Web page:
The BCCI will get a chance to hear the audio recordings of three key depositions - by its president N Srinivasan, CSK captain MS Dhoni and IPL chief operating officer Sundar Raman - made to the Mudgal committee's probe into IPL corruption allegations. The Supreme Court on Tuesday asked for the tapes to be submitted to the court registrar.

The tapes were sought by the BCCI's counsel CA Sundaram as proof of the Mudgal committee's findings with regard to what Srinivasan, Dhoni and Raman had said about Gurunath Meiyappan's role in the Chennai Super Kings franchise. Gurunath, who is Srinivasan's son-in-law, was arrested by Mumbai police during the 2013 IPL season and charged with cheating, forgery and criminal conspiracy, which included passing on information that compromised his team. The tapes will heard by Amit Sibal and Rohini Musa, counsels nominated by the BCCI, in the presence of the Secretary General of the Court, who will be responsible for transcribing the tapes.

The two-man bench of the Supreme Court comprising Justice A K Patnaik and FM Ibrahim Kalifullah asked Sundaram for an assurance that the content of the tapes would not be leaked to the media. The counsel was warned that if the information did get out, he would be held in contempt. The court said cricket would be "blackened" in the country, if any portion of the tapes' content was released.

The Mudgal commission was set up in October 2013 and submitted its report on February 10, 2014 after interviewing 52 people. Along with the report, both parties were given 4000 pages of annexures that did not have the recordings of the 52 depositions. The recordings were meant to help in accurate tabling of every deposition.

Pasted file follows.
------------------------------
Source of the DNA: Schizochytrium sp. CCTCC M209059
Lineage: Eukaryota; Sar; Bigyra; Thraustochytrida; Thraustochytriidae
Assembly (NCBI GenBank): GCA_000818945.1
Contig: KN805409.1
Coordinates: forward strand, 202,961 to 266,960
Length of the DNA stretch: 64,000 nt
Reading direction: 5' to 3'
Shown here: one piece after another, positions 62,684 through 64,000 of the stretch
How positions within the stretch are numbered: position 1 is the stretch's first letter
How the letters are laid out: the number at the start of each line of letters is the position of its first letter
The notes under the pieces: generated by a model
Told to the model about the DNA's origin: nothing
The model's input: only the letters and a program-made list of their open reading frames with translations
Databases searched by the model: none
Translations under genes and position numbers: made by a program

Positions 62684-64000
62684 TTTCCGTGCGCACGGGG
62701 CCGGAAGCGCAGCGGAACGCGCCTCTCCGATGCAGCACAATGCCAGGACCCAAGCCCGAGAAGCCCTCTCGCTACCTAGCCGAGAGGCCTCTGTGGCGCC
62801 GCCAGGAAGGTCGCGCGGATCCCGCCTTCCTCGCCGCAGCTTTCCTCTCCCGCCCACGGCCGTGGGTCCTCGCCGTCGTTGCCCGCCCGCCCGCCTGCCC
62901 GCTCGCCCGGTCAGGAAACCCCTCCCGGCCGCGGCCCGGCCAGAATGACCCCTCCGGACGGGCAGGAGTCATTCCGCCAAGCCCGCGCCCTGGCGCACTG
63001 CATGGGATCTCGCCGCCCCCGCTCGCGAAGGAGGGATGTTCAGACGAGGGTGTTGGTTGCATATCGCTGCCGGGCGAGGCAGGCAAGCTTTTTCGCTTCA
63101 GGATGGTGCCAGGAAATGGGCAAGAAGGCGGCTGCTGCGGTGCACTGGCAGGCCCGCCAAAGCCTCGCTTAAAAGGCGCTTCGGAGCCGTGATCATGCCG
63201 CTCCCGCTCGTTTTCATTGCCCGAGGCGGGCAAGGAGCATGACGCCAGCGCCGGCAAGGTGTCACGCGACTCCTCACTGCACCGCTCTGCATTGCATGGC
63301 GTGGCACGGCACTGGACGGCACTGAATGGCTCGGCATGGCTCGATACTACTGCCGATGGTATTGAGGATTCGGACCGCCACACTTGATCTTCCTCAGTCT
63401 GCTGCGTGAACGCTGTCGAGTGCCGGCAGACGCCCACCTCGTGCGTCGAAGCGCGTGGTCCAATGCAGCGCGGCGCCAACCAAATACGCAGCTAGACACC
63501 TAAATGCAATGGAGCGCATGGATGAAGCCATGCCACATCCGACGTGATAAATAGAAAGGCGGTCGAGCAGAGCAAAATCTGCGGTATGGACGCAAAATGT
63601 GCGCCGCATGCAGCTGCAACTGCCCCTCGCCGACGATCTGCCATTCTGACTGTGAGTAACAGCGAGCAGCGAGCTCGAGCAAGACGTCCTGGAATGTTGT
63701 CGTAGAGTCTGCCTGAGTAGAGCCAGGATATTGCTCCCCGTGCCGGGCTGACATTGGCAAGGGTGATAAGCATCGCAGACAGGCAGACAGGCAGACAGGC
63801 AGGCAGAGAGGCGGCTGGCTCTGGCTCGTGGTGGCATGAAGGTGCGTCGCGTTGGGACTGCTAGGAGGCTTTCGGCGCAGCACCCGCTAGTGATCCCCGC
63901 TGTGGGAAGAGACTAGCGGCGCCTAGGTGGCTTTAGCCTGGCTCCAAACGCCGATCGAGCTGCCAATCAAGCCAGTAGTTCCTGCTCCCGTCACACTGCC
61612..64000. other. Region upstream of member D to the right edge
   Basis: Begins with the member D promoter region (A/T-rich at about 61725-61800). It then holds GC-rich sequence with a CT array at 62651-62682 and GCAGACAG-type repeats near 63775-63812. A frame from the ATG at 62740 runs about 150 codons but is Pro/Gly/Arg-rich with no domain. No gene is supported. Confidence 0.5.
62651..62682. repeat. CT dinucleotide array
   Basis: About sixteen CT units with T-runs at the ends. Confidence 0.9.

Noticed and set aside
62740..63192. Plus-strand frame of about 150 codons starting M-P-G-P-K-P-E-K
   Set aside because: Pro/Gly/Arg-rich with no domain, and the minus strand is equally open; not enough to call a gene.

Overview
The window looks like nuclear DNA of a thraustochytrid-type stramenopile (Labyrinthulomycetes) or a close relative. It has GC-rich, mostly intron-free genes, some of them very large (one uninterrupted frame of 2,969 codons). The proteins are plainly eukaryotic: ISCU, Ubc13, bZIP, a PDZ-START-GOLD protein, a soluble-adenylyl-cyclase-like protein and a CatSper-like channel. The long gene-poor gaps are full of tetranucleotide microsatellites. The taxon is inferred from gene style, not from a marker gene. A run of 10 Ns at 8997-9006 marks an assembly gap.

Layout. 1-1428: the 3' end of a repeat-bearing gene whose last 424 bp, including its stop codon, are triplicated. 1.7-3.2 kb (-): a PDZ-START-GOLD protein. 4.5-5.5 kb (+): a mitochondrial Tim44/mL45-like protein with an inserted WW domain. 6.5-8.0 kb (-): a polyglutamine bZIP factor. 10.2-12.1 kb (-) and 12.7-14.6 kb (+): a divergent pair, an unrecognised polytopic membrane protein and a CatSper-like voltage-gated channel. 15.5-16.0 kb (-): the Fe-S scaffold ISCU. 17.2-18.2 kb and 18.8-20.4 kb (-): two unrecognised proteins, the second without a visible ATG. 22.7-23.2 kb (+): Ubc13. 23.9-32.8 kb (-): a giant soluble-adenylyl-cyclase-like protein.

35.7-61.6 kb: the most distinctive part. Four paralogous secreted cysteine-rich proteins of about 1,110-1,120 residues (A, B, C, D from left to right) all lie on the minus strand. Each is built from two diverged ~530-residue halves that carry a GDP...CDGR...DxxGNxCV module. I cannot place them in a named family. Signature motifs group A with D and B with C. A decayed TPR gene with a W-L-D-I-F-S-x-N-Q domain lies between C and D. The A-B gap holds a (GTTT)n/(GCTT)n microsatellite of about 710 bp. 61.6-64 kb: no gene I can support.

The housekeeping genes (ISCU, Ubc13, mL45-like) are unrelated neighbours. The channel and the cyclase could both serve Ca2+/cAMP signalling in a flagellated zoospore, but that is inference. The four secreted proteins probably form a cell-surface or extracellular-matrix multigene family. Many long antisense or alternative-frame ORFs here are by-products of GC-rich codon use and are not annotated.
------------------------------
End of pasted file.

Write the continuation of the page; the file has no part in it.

Gopal Subramaniam, who represented the Mudgal panel in court, said the committee had stopped audio recordings because of a suspicion that they were being made available to outsiders without the committee's permission. The depositions had been recorded between November 5, 2013 and January 6, 2014 on equipment organised and facilitated by the BCCI. Subramaniam said the recordings were of poor quality, and not the high-quality audio that had been promised to the panel by the BCCI.

All the recordings of depositions were meant to be given to the panel and then deleted from the system immediately. It is understood that may not have been the case with all the depositions. Subramaniam said several cricketers had appeared before the panel "with utmost confidentiality," and those recordings could not be handed over to any outside party because it would "hurt the credibility of the commission".